Holocene landscape dynamics at the tell Arslantepe, Malatya, Turkey – Soil erosion, buried soils and settlement layers, slope and river activity in a middle Euphrates catchment

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""Alluvial and colluvial sequences were studied around the prehistoric tell Arslantepe in 11 exposures and additional auger cores. The chronology is based on 11 optically stimulated luminescence (OSL) ages, four radiocarbon ages, and the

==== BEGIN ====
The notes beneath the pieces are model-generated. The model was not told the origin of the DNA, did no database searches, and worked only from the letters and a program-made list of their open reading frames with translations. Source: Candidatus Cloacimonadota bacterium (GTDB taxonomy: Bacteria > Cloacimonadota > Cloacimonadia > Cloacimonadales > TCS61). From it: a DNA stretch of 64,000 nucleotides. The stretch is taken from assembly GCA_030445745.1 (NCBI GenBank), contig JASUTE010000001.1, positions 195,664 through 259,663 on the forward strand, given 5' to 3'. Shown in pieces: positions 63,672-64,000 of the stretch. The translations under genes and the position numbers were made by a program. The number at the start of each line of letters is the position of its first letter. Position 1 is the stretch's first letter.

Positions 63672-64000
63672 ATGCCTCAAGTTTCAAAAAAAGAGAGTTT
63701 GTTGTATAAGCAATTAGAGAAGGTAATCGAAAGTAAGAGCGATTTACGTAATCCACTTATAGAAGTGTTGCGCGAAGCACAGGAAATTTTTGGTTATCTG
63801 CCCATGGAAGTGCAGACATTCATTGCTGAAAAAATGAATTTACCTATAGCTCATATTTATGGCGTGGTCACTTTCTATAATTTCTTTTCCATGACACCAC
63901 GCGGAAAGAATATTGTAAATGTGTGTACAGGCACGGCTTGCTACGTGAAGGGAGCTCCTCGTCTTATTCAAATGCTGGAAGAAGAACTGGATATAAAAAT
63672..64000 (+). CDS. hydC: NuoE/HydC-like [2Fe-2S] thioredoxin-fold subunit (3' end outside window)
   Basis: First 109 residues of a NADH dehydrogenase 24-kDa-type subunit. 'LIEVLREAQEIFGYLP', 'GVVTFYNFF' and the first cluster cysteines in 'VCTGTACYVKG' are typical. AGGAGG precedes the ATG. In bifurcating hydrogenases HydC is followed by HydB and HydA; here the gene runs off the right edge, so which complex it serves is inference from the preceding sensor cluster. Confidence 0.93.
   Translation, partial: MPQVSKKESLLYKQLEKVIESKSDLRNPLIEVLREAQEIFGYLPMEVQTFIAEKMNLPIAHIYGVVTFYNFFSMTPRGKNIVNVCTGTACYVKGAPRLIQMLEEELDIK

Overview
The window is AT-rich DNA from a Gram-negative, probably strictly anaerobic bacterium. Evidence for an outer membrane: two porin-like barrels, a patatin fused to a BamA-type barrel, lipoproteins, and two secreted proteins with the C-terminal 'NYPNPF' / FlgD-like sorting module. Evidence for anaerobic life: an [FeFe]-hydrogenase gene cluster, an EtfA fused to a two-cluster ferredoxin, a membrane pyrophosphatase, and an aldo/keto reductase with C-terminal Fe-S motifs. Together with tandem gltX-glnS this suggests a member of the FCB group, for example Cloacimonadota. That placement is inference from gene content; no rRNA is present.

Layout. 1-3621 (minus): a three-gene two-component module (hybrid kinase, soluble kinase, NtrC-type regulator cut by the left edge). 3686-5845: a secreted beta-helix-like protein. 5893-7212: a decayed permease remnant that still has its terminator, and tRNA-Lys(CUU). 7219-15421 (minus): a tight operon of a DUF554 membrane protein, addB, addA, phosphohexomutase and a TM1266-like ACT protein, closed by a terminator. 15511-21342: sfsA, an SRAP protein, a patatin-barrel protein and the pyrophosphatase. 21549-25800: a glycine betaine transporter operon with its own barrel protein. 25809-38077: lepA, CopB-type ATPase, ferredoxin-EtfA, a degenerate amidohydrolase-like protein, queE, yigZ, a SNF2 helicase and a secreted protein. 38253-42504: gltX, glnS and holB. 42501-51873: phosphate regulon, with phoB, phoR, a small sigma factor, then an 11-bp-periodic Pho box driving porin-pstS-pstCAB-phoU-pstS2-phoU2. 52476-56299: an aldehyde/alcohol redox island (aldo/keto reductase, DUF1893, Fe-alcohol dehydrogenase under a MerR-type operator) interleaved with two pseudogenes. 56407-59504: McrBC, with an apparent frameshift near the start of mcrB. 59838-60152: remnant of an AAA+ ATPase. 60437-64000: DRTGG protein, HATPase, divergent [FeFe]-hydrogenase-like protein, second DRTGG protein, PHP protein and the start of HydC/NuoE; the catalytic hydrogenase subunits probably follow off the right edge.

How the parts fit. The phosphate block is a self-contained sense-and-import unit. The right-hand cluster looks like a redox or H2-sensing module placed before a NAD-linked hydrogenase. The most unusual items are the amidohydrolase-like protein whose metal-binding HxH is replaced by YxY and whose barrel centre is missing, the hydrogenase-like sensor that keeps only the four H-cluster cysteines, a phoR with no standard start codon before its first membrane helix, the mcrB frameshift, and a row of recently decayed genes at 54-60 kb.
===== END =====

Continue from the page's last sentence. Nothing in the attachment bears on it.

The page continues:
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  The Holocene2014, Vol. 24(10) 1351  –1368© The Author(s) 2014Reprints and permissions:sagepub.co.uk/journalsPermissions.navDOI: 10.1177/0959683614540949hol.sagepub.com Introduction The reconstruction of the paleoenvironmental history has a long history in Turkey (e.g. Bottema et al., 1990; Brice, 1978; Butzer, 1958; Kraft et al., 1977; Louis, 1938). In particular, during the  past decades, a growing number of papers were published on Late Quaternary sea-level changes and siltation history of estuaries (e.g. Beach and Luzadder-Beach, 2008; Brückner, 2005; Brück-ner et al., 2002, 2006; Eisma, 1978; Erin ҫ , 1978; Fouache et al., 2012; Kayan, 1988), on lake sediments or adjacent wetlands (e.g. Eastwood et al., 1999; England et al., 2008; Kazancı et al., 2004; Kuzucuoğlu et al., 2011; Roberts et al., 2001; Vermoere et al., 2000; Wick et al., 2003), dune systems (e.g. Erin ҫ , 1970; Kuzucuoğlu et al., 1998), glaciers (e.g. Ak  ҫ ar et al., 2007; Zahno et al., 2010), and in particular on alluvial sequences (e.g. Kaniewski et al., 2007, 2008; Kuzucuoğlu et al., 2004; Miller-Rosen, 1997; Wilkinson, 1999) from various sites in Turkey. Sur- prisingly, few data are published so far on Holocene slope deposits (e.g. Bay, 1999; Dusar et al., 2012; Wilkinson, 2005). This is hard to understand since they reflect the geomorphic response on a local scale and are therefore appropriate indicators of local human impact on the landscapes easily connectable with settlement his-tories of the surrounding area (e.g. Dreibrodt et al., 2010b; Van Andel et al., 1990). Additionally, slope deposits contain valuable information on Late Glacial and Holocene woody vegetation via their mega-charcoal content, with a high spatial resolution unmatched by pollen analysis (Nelle et al., 2010, 2013). Some fluvial geomorphologists question the potential of colluvial deposits because of the risk of reworking and thus a low preserva-tion potential of older deposits (Dusar et al., 2011). But with an increasing archaeological record, a demand for more long-term Holocene landscape dynamics at the tell Arslantepe, Malatya, Turkey – Soil erosion, buried soils and settlement layers, slope and river activity in a middle Euphrates catchment Stefan Dreibrodt, 1,2  Carolin Lubos, 3  Johanna Lomax, 4  Gyorgy Sipos, 5  Tim Schroedter  1,2  and Oliver Nelle 6   Abstract Alluvial and colluvial sequences were studied around the prehistoric tell Arslantepe in 11 exposures and additional auger cores. The chronology is based on 11 optically stimulated luminescence (OSL) ages, four radiocarbon ages, and the embedded artifacts. Sediments contained wood charcoals, providing information on former vegetation. Fluvial activity is documented during Late Glacial times (15.4 ± 2.5, 12.8 ± 3.1 kyr) and frequently after Roman times. Slope and soil erosion occurred in the early (10.6 ± 1.4, 8.2 ± 0.7 kyr) and mid–late Holocene (6.7 ± 0.9, 5.4 ± 0.7–4.7 ± 0.7, 2.6 ± 0.2–2.5 ± 0.2, 1.9 ± 0.2–1.8 ± 0.2 kyr, and during the last 1000 years). The early Holocene erosion phases pre-date the so far established onset of settlement at the tell. This either indicates an earlier onset of agricultural land use than assumed or climatic influence on erosion, such as the 10.3 and 8.2 kyr climate events known from Western Europe. The erosion phases at around 5.0 and 2.6 kyr could reflect geomorphic responses to societal collapse (Late Chalcolithic state, Neo-Hittite kingdom) at Arslantepe. Most intensive Holocene soil erosion and landscape degradation occurred after occupation of the region by the Roman Empire. This is paralleled by the onset of river activity. A part of the lower neo-Hittite town as well as an early Holocene Terra Rossa–like soil that had formed rapidly were found buried. So far, no indication for mid–late Holocene fluvial activity of the adjacent creeks until Roman times has been found. Our results illustrate the large potential of slope deposits for long term reconstructions of human induced landscape transformation in Anatolia. Keywords buried soils and sites, early Holocene, geoanthracology, historical soil erosion, slope-river connectivity, TurkeyReceived 8 November 2013; revised manuscript accepted 12 May 2014 1 University of Kiel, Germany 2 Kiel Graduate School Human Development in Landscapes, Germany 3 University of Frankfurt/Main, Germany 4  Justus-Liebig-University Giessen, Germany 5 University of Szeged, Hungary 6 Aix-Marseille Université, France Corresponding author: Stefan Dreibrodt, Institute for Ecosystem Research, University of Kiel, Olshausenstraße 40, 24098 Kiel, Germany.Email: sdreibrodt@ecology.uni-kiel.de 540949 HOL 0   0   10.1177/0959683614540949TheHoloceneDreibrodt et al. research-article   2014 Research paper   at Universitaetsbibliothek Kiel on June 10, 2015hol.sagepub.comDownloaded from   1352 The Holocene   24(10) data about the history of human impact on the environment at the local scale is growing.This paper presents results of a reconstruction of Holocene soil erosion and river activity based on sequences of slope and alluvial sediments deposited adjacent to the tell site of Arslantepe, Malatya. Regional setting The investigated site Arslantepe is situated at 38°21′N, 38°19′E, 912 m a.s.l., in a distance of c . 15 km from the upper Euphrates. It lies in an extensional fault-bounded basin filled with a sequence of alluvial and lacustrine sediments of Neogene age (Türkmen et al., 2007) (Figure 1). The immediate surroundings of the site are characterized by Neogene sequences of clay rich lake sedi-ments alternating with sandy fluvial deposits (Palmieri, 1978). Both types of sediments contain carbonates; 700 m to the north-east, the remnant of an andesitic volcano probably of Miocene age (Aksoy et al., 2005) forms the eastern flank of the small creek valley of the Orduzu Dere, which passes the tell of Arslantepe at its eastern rim (Marcolongo and Palmieri, 1983). According to Marcolongo and Palmieri (1983), Arslantepe is situated favorably within the landscape because of a large hydrogeological catch-ment, supplying the site reliably with running water. Today, large  parts of the area of the Malatya Plain are covered by sediments  providing fertile soils for extensive apricot plantations (Colak et al., 2010). So far, the genesis and age of the young sediments exposed at the surface (Pleistocene or Holocene) have rarely been studied (e.g. Türkmen et al., 2007). According to the meteorologi-cal office of Turkey, the annual mean temperature of Malatya is 13.7°C, and the mean annual sum of precipitation equals 386 mm, with pronounced monthly maxima during the winter and spring season (1–41 mm, 2–37 mm, 3–51 mm, 4–58 mm, 5–47 mm, 6–18 mm, 7–2 mm, 8–2 mm, 9–7 mm, 10–38 mm, 11–45 mm, 12– 41 mm) in the period 1960–2012 (Devlet Meteroloji Işleri Genel Müdürlüğü, 2013). Archaeological record The excavations at the tell Arslantepe started in 1932 by French archaeologists (Delaporte, 1933) and have been under systematic excavation by the team of the University of Rome ‘La Sapienza’ since 1961 (http://w3.uniromal.it/arslantepe,Frangipane, 2012a). The mound was occupied continuously from the 5th Millennium BC  to the end of the Neo-Hittite period (8th century BC ). Addition-ally, some smaller remnants of a village from Roman times and a  palace from Medieval times were found (Frangipane, 2004). Approximately 30 m of archaeo-sediments document the long and complex stratigraphy of the mound and testify the continuity of occupation as well as the cultural and political importance within the region. The lowermost excavated layers so far date to 4250 BC  (Chalcolithic layers 1–2). The Late Chalcolithic layer 5 (3350– 3000 BC ) documents the emergence of a first state. A ‘palace’, a complex of monumental public buildings in which economic, reli-gious, and administrative activities were performed, was found in that period (Frangipane and Palmieri, 1983). After the palace was completely destroyed by fire at c . 3000 BC , phases of alternating economic and political organizations, herders and agriculturalists, foreign and local, with cultural relations to the Trans-Caucasians followed at the site (Di Nocera, 1998). Between 2900 and 2800 BC  again northern-Mesopotamian influence is visible in the material culture, and houses built of mud-bricks reoccur. In the following Figure 1.  (a and b) Research area and locations of the investigated well profiles (b), and the investigated watershed (c). In Figure 1c, the mapped catchment and deposition areas are delineated. The hatched area gives the maximum size and the crossed area the probable extension of catchment area (see text) for the deposited sediments (gray). The index map gives the distribution of deposition areas and the age of the deposits in kyr BP.  at Universitaetsbibliothek Kiel on June 10, 2015hol.sagepub.comDownloaded from   Dreibrodt et al. 1353 centuries of the Early Bronze Age, layers of alternating architec-ture were documented (wooden houses–mud-brick houses), and the emergence of canalization systems in the settlement at the very end of Early Bronze Age (until 2000 BC ) indicates the renewed development of a small urban center. This trend continued through the Middle Bronze Age (2000–1700 BC ) and Late Bronze Age (1700–1200 BC ), where Assyrian influence is deduced from the material culture and large fortification systems (Di Nocera, 1998). During the Iron Age (1100–700 BC ), the city was the capital of a regional Hittite Emperor containing a large palace and the famous Lions-Gate (Delaporte, 1933). After the conquest and destruction of the city by the Assyrians in 712 BC , the importance of the site as part of an Assyrian province declined. When a military camp close to the Euphrates River became the local center during the 1st century AD , only a small village was situated on the tell during Roman times. Most of the remnants of this settlement date to the 4th and 5th century AD  (Di Nocera, 1998). The sequence of archaeological finds at Arslantepe is completed by the remnants of an Islamic palace at the top of the mound dating to the 12th– 13th century AD . Material and methods Field methods Sequences of alluvial and colluvial deposits were studied in 11 exposures (the larger ones were un-mantled large watering holes) of a depth between 0.5 and 6 m and a diameter of between 1 and >10 m (Figure 1b). An example for one of these large exposures is given in photographs of Well 9 (Figure 4). Additionally, a supple-mental net of 15 auger cores was drilled to a maximum depth of about 5 m in a small deposition area close to the tell to enable access to the sediment sequences between the exposures. The  position of the studied profiles was determined by an etrex-GPS device (FA. Garmin), leveled between the wells and auger cores in the investigated small watershed, and documented on a large scale topographical map (1:5000). The layers and horizons were discriminated by their visual (colors) and tactile (density, texture)  properties, as well as embedded objects (artifacts, charcoal, stones). The content of carbonates was estimated in the field using the HCl (10%) test. All properties of the layers and horizons were identified according to Munsell Scale (Munsell, 1992) and instructions for soil mapping (Boden, 2005) and were docu-mented as sketches in the field book, and as scaled drawings and  photographs. For practical reasons, colluvial and alluvial layers were abbreviated as M/aM (lat. Migrare/alluvial Migrare) accord-ing to the German Soil Survey Instructions (AG Boden, 2005). Samples for laboratory analysis and charcoal analysis were taken from the exposures according to the stratigraphy and documented in the profile sketches. Laboratory methods Dating of the layers was carried out with the help of OSL, radio-carbon dating of embedded charcoal, and archaeological dating of embedded artifacts. To avoid confusion, the radiocarbon ages in the results and discussion are given in cal. yr BP. The OSL data are given in years before present day (for conventional and cali- brated radiocarbon ages, see Table 1). OSL dating.  For sediments containing no organic remains or archaeologically datable material, OSL dating was applied. Using light proof stainless core cutters (20 cm length; 8 cm diameter), undisturbed sediment samples were taken from the  profile sequences. The coarse grain quartz fraction (100– 200 µm) was used to determine the equivalent dose (  D e ), using a single aliquot regenerative (SAR)–dose protocol after Murray and Wintle (2000, 2003). Three dose recovery tests yielded dose recovery ratios within 6% of unity, supporting the applica- bility of the chosen protocols. For the standard measurements, at least 20 aliquots were measured, of which several had to be rejected for reasons of unsatisfactory recycling ratio (<10%) or high test dose errors (>10%). Preheat–Cutheat Temperatures were set to either 220–200°C or 260–220°C, according to the results of the dose recovery test. To detect for possible incom- plete resetting of the luminescence signal during the last pro-cess of erosion, transportation, and deposition, the samples were measured using small (2-mm) aliquots (Olley et al., 1998). The  D e  distributions did not imply incomplete bleaching, for example, strong skewness. Therefore, a weighted mean (Cen-tral age model after Galbraith et al., 1999) was used for mean  D e  calculation. The dose rate was obtained by low-level high-resolution γ-spectrometry using the dose rate conversion Table 1.  Radiocarbon and OSL age data. ProfileSampleLaboratory NrRadiocarbon age ( 14 C yr BP)Calibrated age (cal. a) (2 σ ) BC / AD ∆ 13 C (‰)Well 1Archaeo-sedimentKIA 409382744 ± 72cal. BC  1076–1065, 1056–794−25.98 ± 0.13Well 1M 2KIA 409392337 ± 40cal. BC  537–356, 286–234−24.50 ± 0.36Well 6Base of alluvial sediment, 818.5 m a.s.l.,  Juniperus KIA 463591433 ± 24cal. AD  582–654−26.11 ± 0.09Well 8Archaeological findingKIA 463601770 ± 30cal. AD  137–264, 275–333−26.64 ± 0.17Profile, sample 238 U (ppm) 232 Th (ppm)K (%)D *   (Gy/kyr) D e  (Gy)Aliquots measured/usedOSL age (kyr)Well 1, aM11.00 ± 0.023.10 ± 0.100.47 ± 0.010.87 ± 0.0913.4 ± 1.71315.4 ± 2.5Well 1, aM21.90 ± 0.044.96 ± 0.150.95 ± 0.011.65 ± 0.1821.0 ± 4.51012.8 ± 3.1Well 1, M11.73 ± 0.036.22 ± 0.181.07 ± 0.021.63 ± 0.1811.0 ± 0.9176.7 ± 0.9Well 1, M31.82 ± 0.036.75 ± 0.191.03 ± 0.011.63 ± 0.134.02 ± 0.04162.47 ± 0.22Well 1, M41601.95 ± 0.044.75 ± 0.070.86 ± 0.021.72 ± 0.113.22 ± 0.22171.9 ± 0.2Well 1, M4 801.97 ± 0.034.56 ± 0.100.84 ± 0.021.71 ± 0.103.03 ± 0.19151.8 ± 0.2Well 5, Cw22.59 ± 0.1010.88 ± 0.331.82 ± 0.073.34 ± 0.2435.54 ± 3.7236/2010.6 ± 1.4Well 5, M11.94 ± 0.037.19 ± 0.301.19 ± 0.022.15 ± 0.1417.57 ± 0.92178.2 ± 0.7Well 5, M21.86 ± 0.075.72 ± 0.290.92 ± 0.041.84 ± 0.1610.80 ± 0.9036/215.4 ± 0.7Well 5, M31.74 ± 0.075.54 ± 0.280.92 ± 0.041.80 ± 0.168.49 ± 1.0136/244.7 ± 0.7Well 5, M41.95 ± 0.034.68 ± 0.020.90 ± 0.021.77 ± 0.114.53 ± 0.26262.6 ± 0.2OSL: optically stimulated luminescence.  at Universitaetsbibliothek Kiel on June 10, 2015hol.sagepub.comDownloaded from   1354 The Holocene   24(10) factors of Adamiec and Aitken (1998). A water content of 7 ± 5% is included in the dose rate. Radiocarbon dating.  Radiocarbon dating was applied on charcoal. Objects suspected to be redeposited by bioturbation were not con-sidered. The charcoal samples were dated at the Leibniz Labora-tory of the Kiel University using standard cleaning and analysis  procedures (Grootes et al., 2004; Nadeau et al., 1997, 1998). The conventional 14 C ages were calculated according to Stuiver and Polach (1977). The calendar ages were calculated using OxCal 4.1 (Data set: IntCal04, Reimer et al., 2004). Dating of artifacts.  Artifacts embedded within the sediments were dated according to the local typology by the archaeologists and interpreted to give maximum ages for the respective layers. Charcoal analysis.  Samples of 10 L were taken from Wells 6 and 8 for charcoal analysis. The processing was done with the floata-tion method, using a mesh-size of 300 µm. Additional charcoal samples were taken via dry sieving (mesh 2 mm) from the archaeo-sediment layer of Well 1. After drying, all charcoal  pieces > 1 mm (‘mega-charcoal’, Robin et al., 2013) were identi-fied using a stereo lens (Nikon SMZ1500, 7.5×–112.5× magnifi-cation) and an incident light microscope (Nikon ME600) at magnifications of 100×, 200× and 500×, on freshly broken sur-faces, according to Schweingruber (1990a, 1990b), Fahn et al. (1986), and the reference collection of the Palaeoecology Work-ing Group, Institute for Ecosystem Research, Kiel University. Sedimentological analysis The samples were air dried prior to careful dry sieving (mesh 2 mm) and weighing to separate the fine earth from stones. Thereby, frag-ments of artifacts, mollusc shells, bones, and charcoal were removed, and their content was determined gravimetrically. Grain size distribution was performed using the Laser-Spectrometry method by Mastersizer 2000 particle size analyzer (Malvern Instru-ments). This instrument has a measuring range from 0.02 to 2000 µm, which results in continuous spectra of 70 classes of grain sizes. These classes were grouped in order to represent the standard grain size fractions and to enable a better comparison with other sedimentological studies: clay < 2 µm (30 grain size classes), silt 2–63 µm (20 grain size classes), and sand 63–2000 µm (20 grain size classes). The organic matter and carbonate contents were esti-mated using LOI (2 h) at 550°C and 940°C of the samples dried  prior at 105°C overnight. Magnetic susceptibility (MS) was deter-mined on the <2 mm fraction for selected samples at low frequency (0.47 kHz) using the 10 mL volume measurement method by a Bar-tington Instruments MS2B susceptibility meter (resolution 2 × 10 −6  Si, measuring range 1–9999 × 10 −5  Si, systematic error 10%). Each sample was measured three times. Obtained MS values were calibrated using a 1% Fe 3 O 4  calibration sample. For the bur-ied soil in Well 5 and its parent material, bulk density was measured on volumetric samples (100 cm 3 , n  = 3). After drying at 105°C overnight, the bulk density was calculated from the dry weight and the volume of the samples. Quantification of soil erosion and sediment budgeting  The estimation of sediment budgets and minimum soil erosion rates for the Holocene slope deposits in a small watershed close to the tell is based on (1) the mapping of the volume of the sediments (mean thickness and distribution), (2) assumed density of 1.5 g × cm −3  of the slope deposits (conversion of sediment vol-umes into masses), (3) the age of the sediments (deposition time), and (4) the delineation of the superficial catchment area for each layer. The values represent minimum estimates because some material might have been transferred into the adjacent creek and  beyond.Since measured bulk density values are only available for the  buried soil, we assumed a similar value of 1.5 g × cm −3  for the slope deposits. This value has also been widely used for Holocene slope deposits in previous studies (e.g. Dreibrodt et al., 2010b).  No pronounced differences of bulk densities between the layers and horizons were detectable in the field. Results Chronostratigraphy  Wells 1–5Well 1 .  At the base of Well 1, the Tertiary lake sediment described by Palmieri (1978) was exposed in a depth of 4 m (Fig-ure 2). Above that, a gravel layer (mean diameter of clasts ~ 10 cm) in a depth of about 4–3.83 m was present. Sandy–gravelly alluvial deposits covered this gravel (3.83–3.33 m). In a depth of 3.33– 3.18 m, a second gravel layer (mean diameter of clasts ~ 4.5 cm) was deposited. This was overlain by fine grained sandy–silty (3.18–2.85 m) alluvial sediment (aM1), dated by OSL to 15.4 ± 2.5 kyr. Above that, a silty alluvial deposit (aM2) (2.85– 2.64 m) has an OSL age of 12.8 ± 3.1 kyr (Figure 2 and Table 1). It contained very few small charcoal particles. A first thin collu-vial layer (M1) covered the alluvial sediment. It contained higher amounts of stones and sand as well as few charcoal particles and some undeterminable pottery fragments (2.64–2.53 m) and had an OSL age of 6.7 ± 0.9 kyr. The colluvial layer was overlain by a layer rich in unrounded pottery, daub, bones, teeth, and charcoal. This extraordinary layer was identified as an archaeo-sediment and was subdivided into two sub-layers (Y1, 2.53–2.13 m; Y2, 2.13–1.93 m) based on their different stone contents. The embed-ded pottery was classified as prehistoric Iron Age. A charcoal embedded in the lower sub-layer dates to 3.1–2.8 cal. kyr BP. The archaeo-sediment was covered by a thin pebble layer (M2, depth: 1.93–1.85 m, mean diameter of stones ~ 2 cm). Above, a sequence of colluvial layers more sandy than the alluvial deposits was pres-ent from a depth of 1.85 m to the present surface. According to color and constituents, the colluvial sediment was divided into discrete layers. From 1.85 to 1.55 m, a layer (M3) containing some charcoal particles was exposed. It dates to 2.5 ± 0.2 kyr according to the OSL age. An embedded charcoal of an age of 2.5–2.3 cal. kyr BP confirms the luminescence age. After that, a thick, humic and sandy homogeneous layer (M4) was deposited (1.55–0.70 m). OSL dates in the lower and upper part of this layer reveal an age of 1.9 ± 0.2 and 1.8 ± 0.2 kyr. The sequence was completed by another colluvial layer (M5) making up the upper 0.70 m of the profile. This layer contains some pottery fragments. The youngest of them dates to Byzantine times, which gives a maximum age for its formation. Well 2 .  The sequence of Well 2 situated c . 40 m to the east of Well 1 resembles roughly the stratigraphy of Well 1 (Figure 2). At the base in a depth of 3.52 m, the Tertiary lake sediment was over-lain by sandy alluvial deposits (3.52–3.02 m). A gravel layer was deposited on top of this sand (depth: 3.02–2.72 m, mean diameter of gravel 5 cm). A gray silty–sandy alluvial layer was deposited above the gravel layer (depth 2.72–2.01 m). Above that, a 20 cm thick humic colluvial layer was present (2.01–1.81 m). It con-tained some small charcoal and stones. On top of this, the archaeo-sediment of grayish brown color with artifacts, charcoal, and stones was observed (depth: 1.81–1.10 m). Because of different concentrations of artifacts and stones, it was subdivided into two sub-layers. It was covered by a layer of pebbles of a mean diam-eter of ~2 cm. A thin colluvial layer rich in organic matter was  preserved (1.10–0.97 m) in the overlying position. An additional colluvial layer (depth: 0.97–0.50 m) buried the mentioned layers. at Universitaetsbibliothek Kiel on June 10, 2015hol.sagepub.comDownloaded from   Dreibrodt et al. 1355    F   i  g  u  r  e    2 .    S  c   h  e  m  a  t   i  c  v   i  e  w  o   f  t   h  e  s  e   d   i  m  e  n  t  s  e  q  u  e  n  c  e  s   i  n   W  e   l   l  s   1 ,   2 ,  a  n   d   5 .  at Universitaetsbibliothek Kiel on June 10, 2015hol.sagepub.comDownloaded from